COVID vaccines prove value of R&D investment

COVID vaccines prove value of R&D investment

Wednesday, December 02, 2020

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Even the most optimistic scientists would have been hesitant, we believe, to project that in just seven months vaccines to combat the novel coronavirus would be developed and ready for emergency approval.

But that is the present reality, and it is an achievement for which mankind should be proud.

It also justifies repeated calls for greater investment in research and development (R&D). For, make no mistake, had there not been that kind of focus on scientific research, Germany's BioNTech, and its US partner Pfizer, US pharmaceutical giant Moderna, and the British multinational pharmaceutical company AstraZeneca most likely would not yet have got to phase three of clinical trials on their vaccines.

The US federal government, we have been told, allocated more than US$9 billion to develop and manufacture candidate vaccines. Additionally, a report in USA Today revealed that more than US$2.5 billion has been earmarked for vials to store the vaccines, syringes to deliver them, and on efforts to increase manufacturing and capacity.

The largest sums, USA Today reported, have gone to Pfizer, AstraZeneca, and a collaboration between Sanofi and GSK, as well as Moderna and Novavax — all of which have candidate vaccines being tested.

Of course, the data submitted by these companies must be found to be robust enough for health authorities to conclude on the quality, safety, and effectiveness of the vaccines. But while the world anxiously awaits that process, we cannot ignore the value of what has so far been achieved by scientists.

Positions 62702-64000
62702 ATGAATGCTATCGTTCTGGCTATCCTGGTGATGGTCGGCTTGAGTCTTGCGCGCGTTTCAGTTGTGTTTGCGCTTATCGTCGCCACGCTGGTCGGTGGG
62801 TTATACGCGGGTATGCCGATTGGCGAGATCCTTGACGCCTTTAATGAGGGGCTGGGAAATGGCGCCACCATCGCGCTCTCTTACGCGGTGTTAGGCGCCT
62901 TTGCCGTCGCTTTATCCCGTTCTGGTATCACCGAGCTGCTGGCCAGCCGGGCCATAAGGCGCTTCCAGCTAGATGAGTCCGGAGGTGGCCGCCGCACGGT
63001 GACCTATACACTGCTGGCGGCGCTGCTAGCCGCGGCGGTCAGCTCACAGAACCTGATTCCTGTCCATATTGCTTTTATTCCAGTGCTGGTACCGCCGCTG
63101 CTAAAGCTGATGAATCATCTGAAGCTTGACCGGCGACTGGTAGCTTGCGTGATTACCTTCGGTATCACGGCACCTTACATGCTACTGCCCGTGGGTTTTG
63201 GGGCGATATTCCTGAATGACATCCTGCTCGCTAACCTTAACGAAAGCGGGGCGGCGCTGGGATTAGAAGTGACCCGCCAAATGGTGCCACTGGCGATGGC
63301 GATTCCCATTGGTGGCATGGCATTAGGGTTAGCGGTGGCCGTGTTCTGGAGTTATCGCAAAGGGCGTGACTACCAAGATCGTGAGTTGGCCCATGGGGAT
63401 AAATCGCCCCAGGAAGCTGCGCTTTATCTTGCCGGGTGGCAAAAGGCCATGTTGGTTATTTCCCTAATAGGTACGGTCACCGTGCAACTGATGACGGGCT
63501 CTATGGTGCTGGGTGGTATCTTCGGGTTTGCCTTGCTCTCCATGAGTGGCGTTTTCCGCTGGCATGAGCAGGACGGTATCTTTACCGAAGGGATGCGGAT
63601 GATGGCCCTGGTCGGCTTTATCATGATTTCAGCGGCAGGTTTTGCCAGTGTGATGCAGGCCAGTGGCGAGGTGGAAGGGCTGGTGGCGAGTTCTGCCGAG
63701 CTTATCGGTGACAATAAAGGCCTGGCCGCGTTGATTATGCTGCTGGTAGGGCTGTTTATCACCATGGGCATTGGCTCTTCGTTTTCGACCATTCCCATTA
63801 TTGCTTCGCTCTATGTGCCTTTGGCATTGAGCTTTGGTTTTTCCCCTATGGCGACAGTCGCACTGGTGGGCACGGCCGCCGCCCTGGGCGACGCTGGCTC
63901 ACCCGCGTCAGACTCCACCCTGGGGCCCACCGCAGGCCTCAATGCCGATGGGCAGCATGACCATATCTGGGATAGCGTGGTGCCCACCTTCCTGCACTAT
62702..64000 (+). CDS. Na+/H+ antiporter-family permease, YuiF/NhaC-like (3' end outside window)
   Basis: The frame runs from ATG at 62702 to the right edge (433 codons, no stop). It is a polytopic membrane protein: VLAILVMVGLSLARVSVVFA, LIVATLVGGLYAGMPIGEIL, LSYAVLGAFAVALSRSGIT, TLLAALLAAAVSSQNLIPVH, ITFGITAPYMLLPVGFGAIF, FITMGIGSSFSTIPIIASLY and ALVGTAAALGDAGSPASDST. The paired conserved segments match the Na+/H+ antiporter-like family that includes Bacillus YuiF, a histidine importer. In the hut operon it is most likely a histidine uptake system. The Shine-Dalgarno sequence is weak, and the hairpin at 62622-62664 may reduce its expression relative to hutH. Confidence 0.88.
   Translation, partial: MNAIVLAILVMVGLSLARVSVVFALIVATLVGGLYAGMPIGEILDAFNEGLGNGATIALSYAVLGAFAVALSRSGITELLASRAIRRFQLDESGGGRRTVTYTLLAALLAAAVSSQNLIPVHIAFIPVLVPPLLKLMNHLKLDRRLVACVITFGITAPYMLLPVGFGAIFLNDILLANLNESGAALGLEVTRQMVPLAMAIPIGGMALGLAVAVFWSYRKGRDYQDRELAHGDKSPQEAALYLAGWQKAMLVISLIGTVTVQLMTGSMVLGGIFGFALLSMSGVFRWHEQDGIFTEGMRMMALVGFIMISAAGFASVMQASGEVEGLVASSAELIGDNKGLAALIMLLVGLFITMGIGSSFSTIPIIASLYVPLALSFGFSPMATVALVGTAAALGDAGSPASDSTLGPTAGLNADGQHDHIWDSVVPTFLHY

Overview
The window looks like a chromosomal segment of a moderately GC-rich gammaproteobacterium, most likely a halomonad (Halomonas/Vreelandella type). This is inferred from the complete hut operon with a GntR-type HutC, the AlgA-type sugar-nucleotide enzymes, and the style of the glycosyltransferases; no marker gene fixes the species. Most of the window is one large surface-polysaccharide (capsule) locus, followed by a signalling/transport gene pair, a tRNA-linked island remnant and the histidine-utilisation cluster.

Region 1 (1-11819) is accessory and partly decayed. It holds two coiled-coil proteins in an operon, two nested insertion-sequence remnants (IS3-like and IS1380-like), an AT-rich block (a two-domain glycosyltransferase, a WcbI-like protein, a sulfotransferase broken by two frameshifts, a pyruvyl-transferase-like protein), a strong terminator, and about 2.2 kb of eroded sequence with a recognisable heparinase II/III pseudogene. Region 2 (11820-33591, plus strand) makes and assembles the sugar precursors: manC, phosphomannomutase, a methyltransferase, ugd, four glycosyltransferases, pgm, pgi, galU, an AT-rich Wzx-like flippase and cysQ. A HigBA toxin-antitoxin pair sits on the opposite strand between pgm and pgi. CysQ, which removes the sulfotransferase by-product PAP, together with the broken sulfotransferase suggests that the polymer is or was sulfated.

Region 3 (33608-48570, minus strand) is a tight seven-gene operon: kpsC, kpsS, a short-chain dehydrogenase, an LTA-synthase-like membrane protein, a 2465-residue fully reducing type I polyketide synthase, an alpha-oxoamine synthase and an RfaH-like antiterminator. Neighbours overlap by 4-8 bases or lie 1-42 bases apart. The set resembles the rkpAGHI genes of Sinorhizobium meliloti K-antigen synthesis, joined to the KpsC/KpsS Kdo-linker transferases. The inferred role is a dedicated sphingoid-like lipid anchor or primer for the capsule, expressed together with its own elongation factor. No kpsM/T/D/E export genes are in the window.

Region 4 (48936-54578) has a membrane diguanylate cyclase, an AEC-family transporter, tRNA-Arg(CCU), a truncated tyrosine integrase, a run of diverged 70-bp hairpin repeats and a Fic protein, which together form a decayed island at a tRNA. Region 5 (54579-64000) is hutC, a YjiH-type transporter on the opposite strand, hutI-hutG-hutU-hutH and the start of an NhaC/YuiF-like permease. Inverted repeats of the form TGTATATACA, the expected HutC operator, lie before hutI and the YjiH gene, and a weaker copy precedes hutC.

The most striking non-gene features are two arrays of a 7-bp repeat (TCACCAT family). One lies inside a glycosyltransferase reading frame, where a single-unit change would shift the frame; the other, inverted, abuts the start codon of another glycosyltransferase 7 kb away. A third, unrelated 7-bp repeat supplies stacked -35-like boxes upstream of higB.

We have argued in the space before that the application of science and the invention and use of new technology are key drivers of economic growth because they increase productivity and result in more efficient allocation and utilisation of resources.

It is worth repeating that the Industrial Revolution in Britain was propelled by a series of transformative technological inventions by individuals using their own resources. The dominance of the world economy by the US in the 50 years after World War II was based on science and technology in defence funded by the US Government.

It is no secret that the countries that have achieved sustained high rates of economic growth and development have invested heavily in R&D.

Developed countries spend two to four per cent of their GDP on R&D. Jamaica spends less than 0.1 per cent. That is typical of developing countries and is one of the reasons we lag so far behind developed countries.

The argument is always advanced that small economies like Jamaica are not in a position to invest in R&D. However, we are convinced, given the proof of history, that we cannot fold our arms and accept that view.

The late Mr T P Lecky, who developed the Jamaica Hope cattle breed specifically for Jamaican conditions, was funded by the Government.

This newspaper and other media have reported the achievements of other Jamaicans scientists whose breakthroughs in their specific fields, could, if fully properly funded, deliver significant economic benefit to the country.

Jamaica, we insist, can develop a vibrant science and technology industry. It requires the Government to substantially increase expenditure on R&D to State research institutions; the granting of more scholarships in science, technology, engineering, and mathematics at institutions of higher learning; and an increase in tax incentives for private companies to fund research and development.

It's a way out for us. We shouldn't be bashful.


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